Labrador Enlists the Help of the Cat to Get to Treats She Couldn’t Reach

Shutterstock/Maya Shustov

Just like human siblings, sometimes cats and dogs get along and sometimes they do not. Ruby is a Labrador Retriever who recently learned how to move things around by pushing them with her nose, and she found that it can come in handy. Ruby's dad posted the video at the beginning of July of the two 'on a mission' to get to some treats he left behind, thinking they were out of the pair's reach.

Ruby decided to move a hamper right next to the dresser so she could reach them and quickly realizes she still can't grab them. She needs her sister's help, a cat named Pearl, to reach the treats, with a promise that she'll share them with her. Pearl wasn't interested until Ruby said she'd share. Watch as the two of them work together to get to them, and what happens when Ruby finally grabs them!

Ruby and Pearl's video went crazy viral and has more than 22 million views, nearly 3 million likes, and over 7,500 comments. It was a hit! One commenter got 128 thousand likes when they pointed out, "The craziest part is that cat actually did what the dog said!" and @Chey wondered, "Wait why can these two communicate better than most adults I know LOL!"

Related: Dog's Disbelief Over the Cat Eating His Food Is Downright Comical

Can Dogs and Cats Communicate with Each Other?

By far, the question that many commenters asked was can dogs and cats really understand each other since it appeared that Pearl completely understood what Ruby was telling her to do. Love to Know explained that yes, they certainly can understand each other, "Cats and dogs can communicate. While they may not understand all the cues the other has, they definitely get the gist of it. They clearly communicate emotions—including happiness, anger, or overwhelm—through body movements, vocalizations, and scents."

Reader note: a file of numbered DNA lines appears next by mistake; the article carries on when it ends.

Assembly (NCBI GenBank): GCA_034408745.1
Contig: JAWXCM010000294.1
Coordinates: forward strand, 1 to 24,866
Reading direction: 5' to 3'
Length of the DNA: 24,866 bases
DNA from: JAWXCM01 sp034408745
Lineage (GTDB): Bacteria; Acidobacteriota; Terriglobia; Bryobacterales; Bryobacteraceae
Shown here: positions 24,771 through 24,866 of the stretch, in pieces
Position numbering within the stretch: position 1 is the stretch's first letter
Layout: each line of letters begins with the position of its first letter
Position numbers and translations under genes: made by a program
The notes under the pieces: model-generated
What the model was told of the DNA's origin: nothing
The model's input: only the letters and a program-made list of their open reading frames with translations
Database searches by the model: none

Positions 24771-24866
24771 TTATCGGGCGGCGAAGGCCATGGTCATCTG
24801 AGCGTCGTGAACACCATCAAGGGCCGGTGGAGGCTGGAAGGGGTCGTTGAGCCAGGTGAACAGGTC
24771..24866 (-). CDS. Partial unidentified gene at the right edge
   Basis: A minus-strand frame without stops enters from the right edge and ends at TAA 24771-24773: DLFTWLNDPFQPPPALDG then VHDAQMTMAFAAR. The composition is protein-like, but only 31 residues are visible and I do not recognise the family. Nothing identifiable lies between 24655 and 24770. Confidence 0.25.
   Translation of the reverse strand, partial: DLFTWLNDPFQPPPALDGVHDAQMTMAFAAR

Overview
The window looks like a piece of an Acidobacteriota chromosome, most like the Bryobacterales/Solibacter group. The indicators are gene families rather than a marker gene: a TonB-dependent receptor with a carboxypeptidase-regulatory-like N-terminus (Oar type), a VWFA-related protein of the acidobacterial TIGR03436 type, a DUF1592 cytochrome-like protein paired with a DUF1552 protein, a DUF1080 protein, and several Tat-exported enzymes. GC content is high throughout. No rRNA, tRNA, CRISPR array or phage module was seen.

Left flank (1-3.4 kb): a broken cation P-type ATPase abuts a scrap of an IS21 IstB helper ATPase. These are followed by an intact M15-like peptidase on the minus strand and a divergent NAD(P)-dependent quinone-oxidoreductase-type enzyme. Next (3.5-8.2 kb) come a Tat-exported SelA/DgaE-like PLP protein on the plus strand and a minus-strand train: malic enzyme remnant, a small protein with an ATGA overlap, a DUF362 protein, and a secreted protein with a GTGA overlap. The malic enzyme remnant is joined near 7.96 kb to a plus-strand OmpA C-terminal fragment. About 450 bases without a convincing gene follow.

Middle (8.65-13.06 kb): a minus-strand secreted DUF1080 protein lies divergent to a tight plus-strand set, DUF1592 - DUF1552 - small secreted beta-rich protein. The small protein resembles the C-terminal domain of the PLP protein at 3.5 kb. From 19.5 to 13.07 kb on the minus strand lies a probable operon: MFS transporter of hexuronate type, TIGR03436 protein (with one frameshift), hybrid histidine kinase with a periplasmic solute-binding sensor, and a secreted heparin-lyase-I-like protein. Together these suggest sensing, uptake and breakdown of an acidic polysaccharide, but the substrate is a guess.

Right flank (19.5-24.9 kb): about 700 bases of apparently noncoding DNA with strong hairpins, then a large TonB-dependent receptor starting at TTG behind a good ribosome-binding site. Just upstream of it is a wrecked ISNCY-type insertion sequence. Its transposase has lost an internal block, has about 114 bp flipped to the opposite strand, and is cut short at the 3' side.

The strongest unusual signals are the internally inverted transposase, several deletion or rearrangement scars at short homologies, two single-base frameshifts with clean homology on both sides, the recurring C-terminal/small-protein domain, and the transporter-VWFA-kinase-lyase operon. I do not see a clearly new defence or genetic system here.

But that doesn't mean they always get it right, and often may misinterpret the other's communication. "Like us, cats and dogs both have their own body language, but since they're different from one another, they may not fully understand all of it. That's not to say they don't understand some of it, despite the language barrier." Love to Know uses this example, "Cats flick their tails when they're annoyed, while dogs wag their tails when they're happy. But both species raise their tails when they're alert or agitated."

A flick of the tail or the pinning back of their ears may not be enough for the pair to communicate, but when combined with a vocalization like an angry hiss or an irritated growl, that's when cats and dogs can figure out what each is trying to convey.

And just like with people, the longer a cat and dog live together, the better they come to understand each other. Living together day in and day out you tend to learn what makes someone tick, what angers them, and what makes them happy. Research shows cats and dogs are no different. They really are like siblings!

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